Update: I emailed the folks at Consumerist, and Ben promptly added a photo credit to the page. Thanks, guys!
Saw a story come across Consumerist today, about how long your Verizon Fios connectivity would last under battery power if your power goes out, and I saw an image that looked familiar:
“Hmm,” I say to myself. “That looks just like the one of the photos that I took of my Fios installation.” So I dove into my archives, and sure enough, it is:
They cropped it a little, but http://consumerist.com/assets/resources/2007/01/verizonfiosbackup.jpg is definitely the same image as http://farm1.static.flickr.com/40/87167480_7fa6199f41.jpg.
I originally posted the image under my default Creative Commons Attribution Non-Commercial license, just like all of my other photos on Flickr, but I don’t see any attribution anywhere in the Consumerist post. And I don’t know if posting it on their site, which has ads, constitutes a violation of the “no commercial use” clause of the CC license.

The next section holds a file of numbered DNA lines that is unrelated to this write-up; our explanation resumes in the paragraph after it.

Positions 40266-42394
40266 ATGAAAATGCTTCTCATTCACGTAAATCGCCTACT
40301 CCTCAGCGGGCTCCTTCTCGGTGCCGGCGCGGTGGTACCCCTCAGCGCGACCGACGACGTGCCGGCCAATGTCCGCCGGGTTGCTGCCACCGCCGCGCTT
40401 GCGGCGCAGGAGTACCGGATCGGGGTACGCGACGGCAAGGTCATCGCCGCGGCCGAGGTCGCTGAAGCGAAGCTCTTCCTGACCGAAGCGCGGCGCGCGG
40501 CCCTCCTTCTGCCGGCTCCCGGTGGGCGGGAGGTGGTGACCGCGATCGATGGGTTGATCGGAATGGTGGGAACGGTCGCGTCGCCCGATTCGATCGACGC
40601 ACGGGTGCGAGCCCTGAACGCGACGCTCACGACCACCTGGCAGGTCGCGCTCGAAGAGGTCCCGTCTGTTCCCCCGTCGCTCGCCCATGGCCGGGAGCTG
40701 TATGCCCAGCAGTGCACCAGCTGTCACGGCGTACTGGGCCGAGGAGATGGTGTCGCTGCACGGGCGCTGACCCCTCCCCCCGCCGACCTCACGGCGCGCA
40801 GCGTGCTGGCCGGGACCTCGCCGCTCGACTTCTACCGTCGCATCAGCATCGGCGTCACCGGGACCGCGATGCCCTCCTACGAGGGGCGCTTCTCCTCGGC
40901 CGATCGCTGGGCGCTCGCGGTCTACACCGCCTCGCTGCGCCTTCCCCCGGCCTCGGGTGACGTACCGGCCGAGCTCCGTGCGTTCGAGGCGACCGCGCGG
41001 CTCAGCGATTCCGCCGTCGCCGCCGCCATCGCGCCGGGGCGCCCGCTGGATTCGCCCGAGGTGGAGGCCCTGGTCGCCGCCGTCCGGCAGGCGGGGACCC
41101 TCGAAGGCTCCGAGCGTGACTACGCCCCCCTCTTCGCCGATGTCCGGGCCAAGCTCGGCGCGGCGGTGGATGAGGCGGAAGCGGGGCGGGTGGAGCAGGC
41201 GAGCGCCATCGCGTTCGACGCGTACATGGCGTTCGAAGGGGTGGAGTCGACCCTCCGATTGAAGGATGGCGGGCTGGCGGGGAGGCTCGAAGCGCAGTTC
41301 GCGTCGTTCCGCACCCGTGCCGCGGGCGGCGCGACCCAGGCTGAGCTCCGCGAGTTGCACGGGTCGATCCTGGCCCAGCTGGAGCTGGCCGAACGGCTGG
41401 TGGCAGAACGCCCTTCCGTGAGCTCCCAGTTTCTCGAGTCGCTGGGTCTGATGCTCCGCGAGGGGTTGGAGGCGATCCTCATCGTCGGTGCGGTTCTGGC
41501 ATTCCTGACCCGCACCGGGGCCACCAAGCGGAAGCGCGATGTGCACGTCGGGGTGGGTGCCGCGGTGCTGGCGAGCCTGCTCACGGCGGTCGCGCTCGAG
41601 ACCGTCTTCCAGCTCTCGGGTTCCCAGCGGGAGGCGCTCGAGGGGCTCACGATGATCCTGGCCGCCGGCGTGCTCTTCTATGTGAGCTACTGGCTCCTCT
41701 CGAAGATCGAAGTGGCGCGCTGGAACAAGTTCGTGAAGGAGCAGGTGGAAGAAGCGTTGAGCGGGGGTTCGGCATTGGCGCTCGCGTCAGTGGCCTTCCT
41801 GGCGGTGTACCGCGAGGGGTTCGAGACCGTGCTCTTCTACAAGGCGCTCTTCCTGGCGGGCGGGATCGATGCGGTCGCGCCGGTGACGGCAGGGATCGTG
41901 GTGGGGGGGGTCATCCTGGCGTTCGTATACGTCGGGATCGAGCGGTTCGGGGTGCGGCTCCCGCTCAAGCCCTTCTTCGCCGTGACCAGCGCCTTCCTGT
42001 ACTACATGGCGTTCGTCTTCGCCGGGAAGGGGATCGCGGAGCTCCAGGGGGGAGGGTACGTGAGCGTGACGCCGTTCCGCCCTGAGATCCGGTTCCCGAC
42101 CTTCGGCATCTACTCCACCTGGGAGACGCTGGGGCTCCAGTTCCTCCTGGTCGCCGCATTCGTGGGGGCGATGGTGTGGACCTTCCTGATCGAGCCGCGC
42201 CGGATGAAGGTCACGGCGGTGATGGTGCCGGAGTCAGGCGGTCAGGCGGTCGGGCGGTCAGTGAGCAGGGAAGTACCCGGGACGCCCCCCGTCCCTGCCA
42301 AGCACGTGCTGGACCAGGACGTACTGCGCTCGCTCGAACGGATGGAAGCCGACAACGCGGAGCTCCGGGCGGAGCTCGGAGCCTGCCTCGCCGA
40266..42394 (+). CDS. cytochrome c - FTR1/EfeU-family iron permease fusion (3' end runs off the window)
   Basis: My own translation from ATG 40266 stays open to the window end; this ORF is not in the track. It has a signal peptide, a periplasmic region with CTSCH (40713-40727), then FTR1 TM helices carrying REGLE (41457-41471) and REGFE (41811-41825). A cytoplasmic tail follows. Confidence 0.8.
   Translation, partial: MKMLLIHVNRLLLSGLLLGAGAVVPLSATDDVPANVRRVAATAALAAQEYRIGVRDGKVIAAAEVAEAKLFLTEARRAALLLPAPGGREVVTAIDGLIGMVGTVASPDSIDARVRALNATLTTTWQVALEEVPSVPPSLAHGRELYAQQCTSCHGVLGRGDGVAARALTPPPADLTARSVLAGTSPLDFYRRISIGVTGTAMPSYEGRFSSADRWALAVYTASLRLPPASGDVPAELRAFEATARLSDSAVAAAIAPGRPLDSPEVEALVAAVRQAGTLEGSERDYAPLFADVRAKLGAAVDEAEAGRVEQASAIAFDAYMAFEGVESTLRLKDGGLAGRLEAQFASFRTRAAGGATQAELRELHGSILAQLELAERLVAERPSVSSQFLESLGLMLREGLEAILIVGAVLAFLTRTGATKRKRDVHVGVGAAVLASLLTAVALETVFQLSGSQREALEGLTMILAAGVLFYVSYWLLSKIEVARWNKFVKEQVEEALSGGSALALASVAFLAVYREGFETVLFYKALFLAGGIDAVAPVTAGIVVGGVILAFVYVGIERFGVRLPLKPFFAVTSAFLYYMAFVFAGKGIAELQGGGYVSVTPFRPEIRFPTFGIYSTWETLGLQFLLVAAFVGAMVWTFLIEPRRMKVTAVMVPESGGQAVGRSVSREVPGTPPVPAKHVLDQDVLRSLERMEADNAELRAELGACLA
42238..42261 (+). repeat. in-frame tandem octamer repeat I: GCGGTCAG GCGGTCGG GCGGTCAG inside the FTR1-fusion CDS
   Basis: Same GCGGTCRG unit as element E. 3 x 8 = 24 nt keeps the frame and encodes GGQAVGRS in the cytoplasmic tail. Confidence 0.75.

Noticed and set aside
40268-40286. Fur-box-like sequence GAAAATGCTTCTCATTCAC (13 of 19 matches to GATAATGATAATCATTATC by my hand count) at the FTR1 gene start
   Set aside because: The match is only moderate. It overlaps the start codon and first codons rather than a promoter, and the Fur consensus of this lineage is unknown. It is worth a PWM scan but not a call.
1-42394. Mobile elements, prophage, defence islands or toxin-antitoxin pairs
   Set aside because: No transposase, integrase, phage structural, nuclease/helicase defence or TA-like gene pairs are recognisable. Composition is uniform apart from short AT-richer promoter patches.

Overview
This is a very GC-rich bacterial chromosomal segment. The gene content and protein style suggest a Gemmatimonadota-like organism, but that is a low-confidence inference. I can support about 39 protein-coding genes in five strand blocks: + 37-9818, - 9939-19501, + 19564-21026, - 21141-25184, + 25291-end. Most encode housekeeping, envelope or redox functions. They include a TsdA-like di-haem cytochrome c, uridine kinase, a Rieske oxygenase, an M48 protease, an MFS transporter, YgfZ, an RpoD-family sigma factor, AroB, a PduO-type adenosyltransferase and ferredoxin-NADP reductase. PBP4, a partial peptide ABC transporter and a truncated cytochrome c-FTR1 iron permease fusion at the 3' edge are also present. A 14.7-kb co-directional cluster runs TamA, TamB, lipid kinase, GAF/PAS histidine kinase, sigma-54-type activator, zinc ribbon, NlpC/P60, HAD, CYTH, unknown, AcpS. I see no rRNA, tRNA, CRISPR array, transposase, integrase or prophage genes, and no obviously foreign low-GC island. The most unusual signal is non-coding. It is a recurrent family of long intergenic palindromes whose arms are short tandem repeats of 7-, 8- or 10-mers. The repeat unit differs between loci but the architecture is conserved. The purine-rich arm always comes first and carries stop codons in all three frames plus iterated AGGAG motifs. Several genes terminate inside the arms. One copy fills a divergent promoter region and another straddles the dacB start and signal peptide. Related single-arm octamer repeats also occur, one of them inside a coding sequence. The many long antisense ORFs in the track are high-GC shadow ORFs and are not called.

I posted a comment on the story at Consumerist:
Hey! You guys stole this photo, which belongs to me:
You posted it without attribution (thus violating the Creative Commons Attribution Non-Commercial license it’s posted under). You guys now officially owe me one meeelion dollars. I take PayPal. Or just add some attribution, to be compliant.
I’m ticked off that a site that’s supposed to be all about protecting consumers’ rights stole one of my photos so blatantly. Bad form, guys.
This one is easy to make right, and we’ll all be happy.